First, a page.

Bob Kerrey is lost in the haze of Vietnam. As he has contended with the public revelation that the Navy SEAL team he led killed a dozen or so civilians during a nighttime mission in 1969 (accidentally, he and five colleagues maintain; not-so-accidentally, says one team member), his recollections have shifted. "Please understand," he told journalist Gregory Vistica, who uncovered this story, "that my memory of this event is clouded by the fog of the evening, age and desire."
His is not an uncommon fog, as attested to by other vets. The hell of Vietnam–an unpopular war that involved hard-to-discern guerrilla combatants, brutal depopulation strategies, indiscriminate bombing and much "collateral damage," as military bureaucrats called civilian kills–offers its distinct challenges to memory, the individual memories of many who served there and the collective memory of the nation that sent them and sponsored a dirty war of free-fire zones and destroy-the-village-to-save-the-village tactics. In reviewing Colin Powell's military service recently, I found that Powell had his own trouble in setting the record straight on his involvement–tangential as it was–in one of the war's more traumatic episodes.
As Powell notes in his 1995 autobiography, My American Journal, in 1969 he was an Army major, the deputy operations officer of the Americal Division, stationed at division headquarters in Chu Lai. He says that in March of that year, an investigator from the inspector general's office of Military Assistance Command Vietnam (MACV) paid a call. In a "Joe Friday monotone," the investigator shot questions at Powell about Powell's position at the division and the division's operational journals, of which Powell was the custodian. The inspector then asked Powell to produce the journals for March 1968. Powell started to explain that he had not been with the division at that time. "Just get the journal," the IG man snapped, "and go through that month's entries. Let me know if you find an unusual number of enemy killed on any day."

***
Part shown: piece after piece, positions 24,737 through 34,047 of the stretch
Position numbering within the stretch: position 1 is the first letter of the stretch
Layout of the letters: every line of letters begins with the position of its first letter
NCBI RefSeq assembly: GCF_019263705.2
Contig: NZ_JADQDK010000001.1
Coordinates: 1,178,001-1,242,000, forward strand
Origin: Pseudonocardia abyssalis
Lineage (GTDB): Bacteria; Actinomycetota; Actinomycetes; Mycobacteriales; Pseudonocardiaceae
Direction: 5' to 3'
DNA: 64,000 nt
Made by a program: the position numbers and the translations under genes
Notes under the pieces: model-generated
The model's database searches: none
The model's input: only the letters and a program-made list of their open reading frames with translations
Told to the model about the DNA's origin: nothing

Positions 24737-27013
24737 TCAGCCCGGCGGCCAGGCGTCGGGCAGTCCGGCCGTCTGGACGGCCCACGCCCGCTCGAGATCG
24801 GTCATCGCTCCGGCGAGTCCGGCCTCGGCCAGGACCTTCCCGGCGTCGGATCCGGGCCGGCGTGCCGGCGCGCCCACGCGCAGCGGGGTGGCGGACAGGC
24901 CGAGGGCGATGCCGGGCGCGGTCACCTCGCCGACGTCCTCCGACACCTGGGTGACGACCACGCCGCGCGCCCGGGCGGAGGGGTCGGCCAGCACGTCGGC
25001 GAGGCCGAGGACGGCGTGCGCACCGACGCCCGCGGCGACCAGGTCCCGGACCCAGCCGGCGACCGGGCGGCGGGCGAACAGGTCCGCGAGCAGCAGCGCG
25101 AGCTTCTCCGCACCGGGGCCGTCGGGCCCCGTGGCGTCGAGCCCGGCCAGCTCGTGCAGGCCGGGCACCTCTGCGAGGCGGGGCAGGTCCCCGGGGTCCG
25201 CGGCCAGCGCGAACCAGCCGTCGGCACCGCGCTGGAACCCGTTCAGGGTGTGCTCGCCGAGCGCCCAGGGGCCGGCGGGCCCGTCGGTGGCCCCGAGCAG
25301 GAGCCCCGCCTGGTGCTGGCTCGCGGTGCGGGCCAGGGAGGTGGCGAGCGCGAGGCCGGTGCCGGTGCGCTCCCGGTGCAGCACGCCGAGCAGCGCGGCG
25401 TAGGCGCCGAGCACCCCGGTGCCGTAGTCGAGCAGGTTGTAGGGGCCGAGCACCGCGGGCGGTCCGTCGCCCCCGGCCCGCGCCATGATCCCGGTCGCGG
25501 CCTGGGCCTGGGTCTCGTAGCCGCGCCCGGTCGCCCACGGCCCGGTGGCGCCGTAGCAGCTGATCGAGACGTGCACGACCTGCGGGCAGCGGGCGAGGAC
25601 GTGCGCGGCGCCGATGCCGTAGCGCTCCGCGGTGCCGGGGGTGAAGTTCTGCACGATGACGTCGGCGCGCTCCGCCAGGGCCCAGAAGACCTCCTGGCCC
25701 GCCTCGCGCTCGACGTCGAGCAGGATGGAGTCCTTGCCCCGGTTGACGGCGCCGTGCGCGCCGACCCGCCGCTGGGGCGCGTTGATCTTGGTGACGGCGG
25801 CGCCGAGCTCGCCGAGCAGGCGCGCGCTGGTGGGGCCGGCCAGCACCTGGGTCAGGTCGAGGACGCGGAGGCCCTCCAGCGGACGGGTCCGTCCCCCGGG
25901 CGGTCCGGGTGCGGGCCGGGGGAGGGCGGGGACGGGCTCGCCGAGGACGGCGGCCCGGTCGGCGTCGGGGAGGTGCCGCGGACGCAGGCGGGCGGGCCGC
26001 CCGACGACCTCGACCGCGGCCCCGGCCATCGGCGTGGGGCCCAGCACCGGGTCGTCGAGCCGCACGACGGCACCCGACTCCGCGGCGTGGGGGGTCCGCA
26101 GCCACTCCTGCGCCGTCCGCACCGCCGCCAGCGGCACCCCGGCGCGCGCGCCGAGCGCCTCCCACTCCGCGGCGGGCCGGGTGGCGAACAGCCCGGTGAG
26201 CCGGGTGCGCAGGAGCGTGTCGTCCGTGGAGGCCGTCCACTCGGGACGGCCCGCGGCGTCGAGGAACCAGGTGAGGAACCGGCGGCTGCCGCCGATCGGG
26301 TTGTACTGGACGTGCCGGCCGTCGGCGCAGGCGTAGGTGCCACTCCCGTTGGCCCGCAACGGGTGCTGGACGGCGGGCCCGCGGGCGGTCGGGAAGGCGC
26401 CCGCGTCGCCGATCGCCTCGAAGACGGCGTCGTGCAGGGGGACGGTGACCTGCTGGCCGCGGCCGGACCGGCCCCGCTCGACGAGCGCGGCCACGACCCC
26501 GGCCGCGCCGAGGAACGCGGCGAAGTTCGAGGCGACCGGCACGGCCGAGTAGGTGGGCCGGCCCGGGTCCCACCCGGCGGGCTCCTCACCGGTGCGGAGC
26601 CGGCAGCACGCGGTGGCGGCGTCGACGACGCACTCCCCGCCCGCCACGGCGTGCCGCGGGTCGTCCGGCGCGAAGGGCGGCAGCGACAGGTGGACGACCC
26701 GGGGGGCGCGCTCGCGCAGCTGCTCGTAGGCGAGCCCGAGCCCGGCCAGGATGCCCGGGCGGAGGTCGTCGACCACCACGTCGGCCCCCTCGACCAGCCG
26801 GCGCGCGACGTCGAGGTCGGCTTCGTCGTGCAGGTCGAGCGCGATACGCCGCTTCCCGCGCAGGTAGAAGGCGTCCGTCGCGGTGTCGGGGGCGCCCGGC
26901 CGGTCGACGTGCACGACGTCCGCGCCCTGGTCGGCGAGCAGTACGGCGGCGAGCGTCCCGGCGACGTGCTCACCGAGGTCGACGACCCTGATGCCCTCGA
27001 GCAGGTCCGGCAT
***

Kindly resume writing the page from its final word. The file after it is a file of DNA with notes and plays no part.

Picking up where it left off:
Powell flipped through the records and came upon an entry from March 16, 1968. The journal noted that a unit of the division had reported a body count of 128 enemy dead on the Batangan Peninsula. "In this grinding, grim, but usually unspectacular warfare," Powell writes, "that was a high number." The investigator requested that Powell read the number into the tape recorder he had brought, and that was essentially the end of the interview. "He left," Powell recalls, "leaving me as mystified as to his purpose as when he arrived."
It would not be until two years later (according to the orginal version of Powell's book) or six months later (according to the paperbck version of the book) that Powell figured out that the IG official had been probing what was then a secret, the My Lai massacre. Not until the fall of 1969 did the world learned that on March 16, 1968, troops from the Americal Division, under the command of Lieut. William Calley, killed scores of men, women and children in that hamlet. "Subsequent investigation revealed that Calley and his men killed 347 people," Powell writes. "The 128 enemy 'kills' I had found in the journal formed part of the total."
Though he does not say so expressly, Powell leaves the impression that the IG investigation, using information provided by Powell, uncovered the massacre, for which Calley was later court-martialed. That is not accurate.